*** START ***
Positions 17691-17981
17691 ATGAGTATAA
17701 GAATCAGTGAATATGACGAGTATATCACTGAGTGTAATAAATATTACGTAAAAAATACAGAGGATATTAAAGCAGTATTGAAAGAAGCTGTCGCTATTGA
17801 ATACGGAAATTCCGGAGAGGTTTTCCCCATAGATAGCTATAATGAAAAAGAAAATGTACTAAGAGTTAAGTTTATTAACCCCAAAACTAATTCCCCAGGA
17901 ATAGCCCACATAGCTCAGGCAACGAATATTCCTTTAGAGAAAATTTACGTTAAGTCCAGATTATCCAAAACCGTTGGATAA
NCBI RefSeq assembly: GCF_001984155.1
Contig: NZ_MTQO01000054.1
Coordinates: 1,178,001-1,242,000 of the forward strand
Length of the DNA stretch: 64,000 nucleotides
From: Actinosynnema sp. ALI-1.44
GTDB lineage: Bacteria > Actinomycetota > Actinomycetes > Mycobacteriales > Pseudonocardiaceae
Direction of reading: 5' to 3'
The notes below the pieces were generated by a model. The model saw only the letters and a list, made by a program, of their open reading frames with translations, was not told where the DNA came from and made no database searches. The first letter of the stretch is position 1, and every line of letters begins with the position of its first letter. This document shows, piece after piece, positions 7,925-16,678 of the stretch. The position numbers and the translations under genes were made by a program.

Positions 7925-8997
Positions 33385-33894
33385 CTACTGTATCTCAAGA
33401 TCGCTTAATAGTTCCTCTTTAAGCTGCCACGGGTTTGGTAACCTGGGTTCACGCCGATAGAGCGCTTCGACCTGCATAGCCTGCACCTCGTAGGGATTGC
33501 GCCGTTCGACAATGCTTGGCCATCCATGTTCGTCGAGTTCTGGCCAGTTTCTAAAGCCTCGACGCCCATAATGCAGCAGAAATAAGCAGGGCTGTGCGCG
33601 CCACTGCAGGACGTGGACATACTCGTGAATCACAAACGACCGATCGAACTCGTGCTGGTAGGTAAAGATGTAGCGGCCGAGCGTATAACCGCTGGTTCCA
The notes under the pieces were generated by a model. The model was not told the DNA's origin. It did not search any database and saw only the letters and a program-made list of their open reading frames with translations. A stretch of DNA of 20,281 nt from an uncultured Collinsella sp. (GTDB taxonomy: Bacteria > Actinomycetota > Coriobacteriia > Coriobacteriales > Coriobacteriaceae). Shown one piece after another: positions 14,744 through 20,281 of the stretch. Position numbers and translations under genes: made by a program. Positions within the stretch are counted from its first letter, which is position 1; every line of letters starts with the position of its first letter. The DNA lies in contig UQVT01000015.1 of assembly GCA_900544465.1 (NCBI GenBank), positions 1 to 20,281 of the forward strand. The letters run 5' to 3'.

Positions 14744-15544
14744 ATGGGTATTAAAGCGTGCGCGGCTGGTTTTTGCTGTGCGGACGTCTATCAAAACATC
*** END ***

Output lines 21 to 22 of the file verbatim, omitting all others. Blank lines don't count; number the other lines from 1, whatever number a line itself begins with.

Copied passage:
Positions 14744-15544
14744 ATGGGTATTAAAGCGTGCGCGGCTGGTTTTTGCTGTGCGGACGTCTATCAAAACATC